Mitigation

Together, fighting climate change. Photo by 350.org, taken on 12 October 2010. Licensed under Creative Commons Attribution-Non-Commercial-Share Alike 3.0 license.

Together, fighting climate change. Photo by 350.org, taken on 12 October 2010. Licensed under CC BY-NC-SA 2.0.

Clean Development Mechanism

The Clean Development Mechanism (CDM), defined in Article 12 of the Kyoto Protocol, allows a country with an emission-reduction or emission-limitation commitment under the Kyoto Protocol to implement an emission-reduction project in developing countries. Such projects can earn saleable certified emission reduction (CER) credits, each equivalent to one ton of CO2, which can be counted towards meeting Kyoto targets.1

Registered CDM projects in Cambodia2;3

  • Angkor BioCogen: this project produces 1.5 MW of electricity using rice husks at Ang Snoul district, Kandal province. The estimated GHG emission reduction is 51,620 tons of CO2 per year.
  • TTY Cambodia Biogass Project: this project creates and uses renewable biogas energy at Memot district, Kampong Cham province. The estimated GHG emission reduction is 50,036 tons of CO2 per year.
  • Samrong Thom Methane‐fired Power Generation: this project produces electricity to supply a pig farm using methane emitted from piggery waste at Kean Svay district, Kandal province. The estimated GHG emission reduction is 5,593 tons of CO2 per year.
  • Kampot Cement Waste Heat Power Generation: the estimated GHG emission reduction is 17,107 tons of CO2 per year.
  • Biogas project at MH bio-ethanol distillery: this project is implemented by MH Bio-Energy Co. Ltd. The estimated GHG emission reduction is 58,146 tons of CO2 per year.
  • W2E Siang Phong Biogas: this project is implemented by W2E Siang Phong Ltd. The estimated GHG emission reduction is 26,592 tons of CO2 per year.
  • Lower Stung Russei Chrum Hydroelectric project: the estimated GHG emission reduction is 701,199 tons of CO2 per year.
  • Stung Atay Hydroelectric project: this project is implemented by C.H.D (Cambodia) Hydropower. The estimated GHG emission reduction is 266,472 tons of CO2 per year.
  • Stung Tatay Hydroelectric project: this project is implemented by Cambodia Tatay Hydropower Ltd. The estimated GHG emission reduction is 563,074 tons of CO2 per year.
  • Kamchay Hydroelectric BOT project: this project is implemented by Sinohydro Kamchay Hydroelectric Project Co. Ltd. The estimated GHG emission reduction is 281,348 tons of CO2 per year.

All proposed CDM projects must comply with Cambodia’s Law on Investment. CDM energy-related projects have to comply with the Electricity Law while the CDM afforestation and reforestation projects have to comply with the Forestry Law.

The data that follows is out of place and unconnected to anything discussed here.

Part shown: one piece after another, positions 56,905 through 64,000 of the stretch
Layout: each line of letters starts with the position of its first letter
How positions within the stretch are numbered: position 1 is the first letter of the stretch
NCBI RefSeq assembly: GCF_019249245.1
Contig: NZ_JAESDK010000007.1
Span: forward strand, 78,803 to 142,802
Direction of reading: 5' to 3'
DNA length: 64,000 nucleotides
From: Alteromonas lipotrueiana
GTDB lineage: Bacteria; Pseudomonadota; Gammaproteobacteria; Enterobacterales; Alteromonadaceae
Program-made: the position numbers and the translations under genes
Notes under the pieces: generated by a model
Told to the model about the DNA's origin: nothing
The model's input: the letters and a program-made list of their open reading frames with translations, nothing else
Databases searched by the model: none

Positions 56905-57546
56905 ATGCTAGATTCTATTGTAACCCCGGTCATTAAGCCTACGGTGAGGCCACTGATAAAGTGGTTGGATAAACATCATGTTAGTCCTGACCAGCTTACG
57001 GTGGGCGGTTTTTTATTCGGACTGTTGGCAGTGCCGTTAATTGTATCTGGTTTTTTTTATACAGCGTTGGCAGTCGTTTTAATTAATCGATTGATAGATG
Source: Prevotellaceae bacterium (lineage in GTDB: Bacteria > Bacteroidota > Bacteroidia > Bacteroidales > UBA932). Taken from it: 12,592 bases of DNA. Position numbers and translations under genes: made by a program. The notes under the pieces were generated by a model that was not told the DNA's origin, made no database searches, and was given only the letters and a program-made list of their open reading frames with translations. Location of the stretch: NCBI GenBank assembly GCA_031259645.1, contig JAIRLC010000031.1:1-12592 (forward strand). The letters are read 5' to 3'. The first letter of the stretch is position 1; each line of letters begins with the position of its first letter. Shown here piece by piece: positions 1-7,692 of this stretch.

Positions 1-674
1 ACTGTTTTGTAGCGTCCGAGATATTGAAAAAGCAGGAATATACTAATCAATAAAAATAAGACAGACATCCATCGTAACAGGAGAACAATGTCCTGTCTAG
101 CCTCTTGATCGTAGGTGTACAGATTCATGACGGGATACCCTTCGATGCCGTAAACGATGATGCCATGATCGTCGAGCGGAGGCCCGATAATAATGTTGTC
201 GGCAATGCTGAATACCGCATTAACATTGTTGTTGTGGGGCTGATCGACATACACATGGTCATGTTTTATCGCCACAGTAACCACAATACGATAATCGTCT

Reducing emissions from deforestation and forest degradation (REDD)

In 2011 Cambodia received funding for a full Reducing Emissions from Deforestation and Forest Degradation UN initiative (UN-REDD) country program. Before this, the country had already prepared a REDD+ Readiness Roadmap. The country program focuses on effective management of the REDD+ Readiness process and stakeholder engagement, development of the National REDD+ Strategy and Implementation framework, improved capacity to manage REDD+ at sub-national levels; and the design of a monitoring system.4

The plan aims to target companies abroad who want to offset their carbon emissions by paying Cambodia to keep its forests standing. Over 30 years, the project could potentially earn tens of millions of dollars to be split between state coffers and local communities.

Two REDD pilot projects, one in Odar Meanchay and the other one in Mondulkirri, were developed for the voluntary carbon market: The Forest Administration (FA) within MAFF was made responsible for assessing national forest carbon stocks and regulating forest carbon trading.5 

The airline Virgin Atlantic buys carbon credits from the Odar Meanchay REDD+ program  to help offset greenhouse gas emissions from its flights. However, a 2017 report from the UK environmental NGO Fern said that deforestation had actually sped up in the area since the project began, while villagers had not received compensation for patrolling the forest.6

Regional initiatives

Recommendations to mitigate the impacts of climate change contained in the Bangkok Call for Action were developed at the Asia-Pacific Climate Change Finance and Aid Effectiveness dialogue held on 19–20 October 2010 in Bangkok. The dialogue was facilitated by the Capacity Development for Development Effectiveness (CDDE) Facility and brought together over 75 participants representing seven governments, including Bangladesh, Cambodia, People’s Democratic Republic of Laos (PDR), Nepal, Indonesia, the Philippines and Vietnam, as well as the Pacific Islands Forum Secretariat, eight development partners and international agencies.7

Last update: 2 January 2018

 

References

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